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Obama pledges continued pressure on Syria

- Associated Press - Friday, February 24, 2012

WASHINGTON — President Barack Obama on Friday declared the U.S. and its allies would use "every tool available" to stop the slaughter of innocent people in Syria, using his most forceful words to date in response to an increasingly grim crisis that has gripped the world.

The president did not give specifics about what the U.S. or other countries would do to help.

"It is absolutely imperative for the international community to rally and send a clear message to President (Bashar) Assad that it is time for a transition," Obama said after a meeting with the Danish prime minister. "It is time for that regime to move on. And it is time to stop the killing of Syrian citizens by their own government."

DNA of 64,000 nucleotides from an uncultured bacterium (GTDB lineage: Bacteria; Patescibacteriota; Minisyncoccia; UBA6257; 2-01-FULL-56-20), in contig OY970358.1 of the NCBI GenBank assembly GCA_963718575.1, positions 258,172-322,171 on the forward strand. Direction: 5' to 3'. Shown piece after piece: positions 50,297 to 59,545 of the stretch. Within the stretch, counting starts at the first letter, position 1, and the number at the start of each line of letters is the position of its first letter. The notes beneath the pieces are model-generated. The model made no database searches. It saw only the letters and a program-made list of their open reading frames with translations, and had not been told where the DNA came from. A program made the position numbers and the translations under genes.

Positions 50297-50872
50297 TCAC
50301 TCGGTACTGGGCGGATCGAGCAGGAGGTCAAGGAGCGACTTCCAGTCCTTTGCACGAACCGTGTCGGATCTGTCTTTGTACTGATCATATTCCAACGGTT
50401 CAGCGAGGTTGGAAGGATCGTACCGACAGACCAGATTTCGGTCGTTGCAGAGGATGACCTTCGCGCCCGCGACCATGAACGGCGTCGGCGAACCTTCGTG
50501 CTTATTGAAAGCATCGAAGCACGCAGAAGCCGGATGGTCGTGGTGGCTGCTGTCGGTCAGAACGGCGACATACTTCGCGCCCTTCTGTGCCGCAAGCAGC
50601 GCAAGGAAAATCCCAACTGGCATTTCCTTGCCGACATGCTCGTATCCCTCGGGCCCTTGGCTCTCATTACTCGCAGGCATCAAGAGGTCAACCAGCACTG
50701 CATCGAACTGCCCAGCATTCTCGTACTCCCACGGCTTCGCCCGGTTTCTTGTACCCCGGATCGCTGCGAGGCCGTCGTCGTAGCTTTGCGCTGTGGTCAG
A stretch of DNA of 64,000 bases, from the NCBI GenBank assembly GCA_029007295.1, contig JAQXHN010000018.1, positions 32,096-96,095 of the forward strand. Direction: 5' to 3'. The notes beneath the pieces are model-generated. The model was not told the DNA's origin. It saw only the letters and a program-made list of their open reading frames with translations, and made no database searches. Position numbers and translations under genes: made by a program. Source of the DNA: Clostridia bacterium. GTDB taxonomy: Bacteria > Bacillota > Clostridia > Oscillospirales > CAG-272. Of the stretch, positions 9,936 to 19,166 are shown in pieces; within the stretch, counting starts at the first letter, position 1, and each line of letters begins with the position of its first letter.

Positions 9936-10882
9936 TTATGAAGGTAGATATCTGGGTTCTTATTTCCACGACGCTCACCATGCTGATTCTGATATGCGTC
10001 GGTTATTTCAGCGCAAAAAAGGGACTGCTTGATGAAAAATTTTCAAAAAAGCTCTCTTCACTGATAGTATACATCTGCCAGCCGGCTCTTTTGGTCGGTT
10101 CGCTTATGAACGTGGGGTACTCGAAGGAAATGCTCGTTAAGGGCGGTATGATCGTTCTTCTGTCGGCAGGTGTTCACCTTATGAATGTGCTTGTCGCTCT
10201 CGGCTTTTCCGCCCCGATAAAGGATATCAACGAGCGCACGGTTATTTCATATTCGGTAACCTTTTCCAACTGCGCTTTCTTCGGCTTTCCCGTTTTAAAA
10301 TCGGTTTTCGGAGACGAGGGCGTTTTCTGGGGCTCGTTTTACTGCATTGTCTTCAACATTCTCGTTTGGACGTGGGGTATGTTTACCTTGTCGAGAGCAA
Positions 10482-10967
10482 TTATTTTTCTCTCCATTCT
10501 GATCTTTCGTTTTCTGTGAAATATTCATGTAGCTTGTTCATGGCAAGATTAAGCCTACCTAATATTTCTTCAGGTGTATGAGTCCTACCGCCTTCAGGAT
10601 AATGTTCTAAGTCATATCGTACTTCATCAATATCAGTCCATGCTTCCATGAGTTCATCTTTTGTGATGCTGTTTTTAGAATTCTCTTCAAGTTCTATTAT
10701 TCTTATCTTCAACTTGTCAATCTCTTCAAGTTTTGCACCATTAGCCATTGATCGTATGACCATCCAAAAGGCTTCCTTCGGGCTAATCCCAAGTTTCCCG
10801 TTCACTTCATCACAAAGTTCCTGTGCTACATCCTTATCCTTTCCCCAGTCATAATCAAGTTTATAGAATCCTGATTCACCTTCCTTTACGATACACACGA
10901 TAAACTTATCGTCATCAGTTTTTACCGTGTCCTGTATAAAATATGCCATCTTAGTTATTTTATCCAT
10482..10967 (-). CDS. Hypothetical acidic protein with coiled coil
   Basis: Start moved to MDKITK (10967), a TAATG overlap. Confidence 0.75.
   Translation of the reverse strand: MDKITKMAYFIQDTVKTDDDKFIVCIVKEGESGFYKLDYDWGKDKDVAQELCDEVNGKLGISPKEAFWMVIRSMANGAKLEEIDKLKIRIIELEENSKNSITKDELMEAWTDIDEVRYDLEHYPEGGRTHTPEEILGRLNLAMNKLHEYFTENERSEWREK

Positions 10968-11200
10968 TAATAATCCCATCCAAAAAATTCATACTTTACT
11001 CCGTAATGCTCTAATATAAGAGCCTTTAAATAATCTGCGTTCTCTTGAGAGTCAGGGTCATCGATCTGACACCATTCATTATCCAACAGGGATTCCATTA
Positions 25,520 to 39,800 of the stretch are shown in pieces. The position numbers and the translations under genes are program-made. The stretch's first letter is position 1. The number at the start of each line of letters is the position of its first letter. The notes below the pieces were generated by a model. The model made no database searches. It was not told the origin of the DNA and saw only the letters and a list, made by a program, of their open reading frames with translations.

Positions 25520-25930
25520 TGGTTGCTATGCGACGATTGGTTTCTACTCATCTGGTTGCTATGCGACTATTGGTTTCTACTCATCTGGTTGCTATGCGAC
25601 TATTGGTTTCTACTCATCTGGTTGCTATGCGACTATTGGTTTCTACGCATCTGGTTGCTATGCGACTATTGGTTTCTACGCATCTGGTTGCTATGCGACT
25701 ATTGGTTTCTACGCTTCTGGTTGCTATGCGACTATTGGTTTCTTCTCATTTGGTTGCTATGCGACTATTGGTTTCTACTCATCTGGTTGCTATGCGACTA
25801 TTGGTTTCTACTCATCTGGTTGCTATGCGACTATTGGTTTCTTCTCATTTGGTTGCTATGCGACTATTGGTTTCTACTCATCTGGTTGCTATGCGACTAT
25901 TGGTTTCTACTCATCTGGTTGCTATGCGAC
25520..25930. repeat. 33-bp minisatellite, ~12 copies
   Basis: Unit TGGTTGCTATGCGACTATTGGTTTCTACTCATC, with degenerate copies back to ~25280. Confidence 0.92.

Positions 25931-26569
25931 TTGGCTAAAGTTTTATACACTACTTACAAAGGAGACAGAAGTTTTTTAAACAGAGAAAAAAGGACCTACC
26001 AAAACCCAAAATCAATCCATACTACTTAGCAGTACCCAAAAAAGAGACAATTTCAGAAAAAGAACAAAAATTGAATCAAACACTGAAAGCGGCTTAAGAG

The president added that nations cannot afford to be "bystanders" as the killing continues.

Obama spoke in Washington shortly after Secretary of State Hillary Rodham Clinton used strong language to denounce Russia and China for protecting Syria, and the president's language about the need for world unity was viewed as a similar condemnation of those two nations.

Obama said he was encouraged by developments out of Tunisia on Friday, where more than 60 nations, in a unified bloc, asked the United Nations to begin planning a civilian peacekeeping mission that would deploy after the Assad regime halts its brutal crackdown on the opposition.

The Tunisia meeting is the latest international effort to end the crisis, which began when protesters inspired by uprisings sweeping across the Arab world took the streets in some of Syria's impoverished provinces nearly a year ago to call for political change.

Assad's security forces have responded with a fierce crackdown. The government blames the violence on Islamic extremists and armed gangs. The situation has grown increasingly militarized in recent months, with opposition forces increasingly taken up arms against the regime.

The U.N. estimated in January that 5,400 people were killed in the conflict in 2011. Hundreds more have died since.

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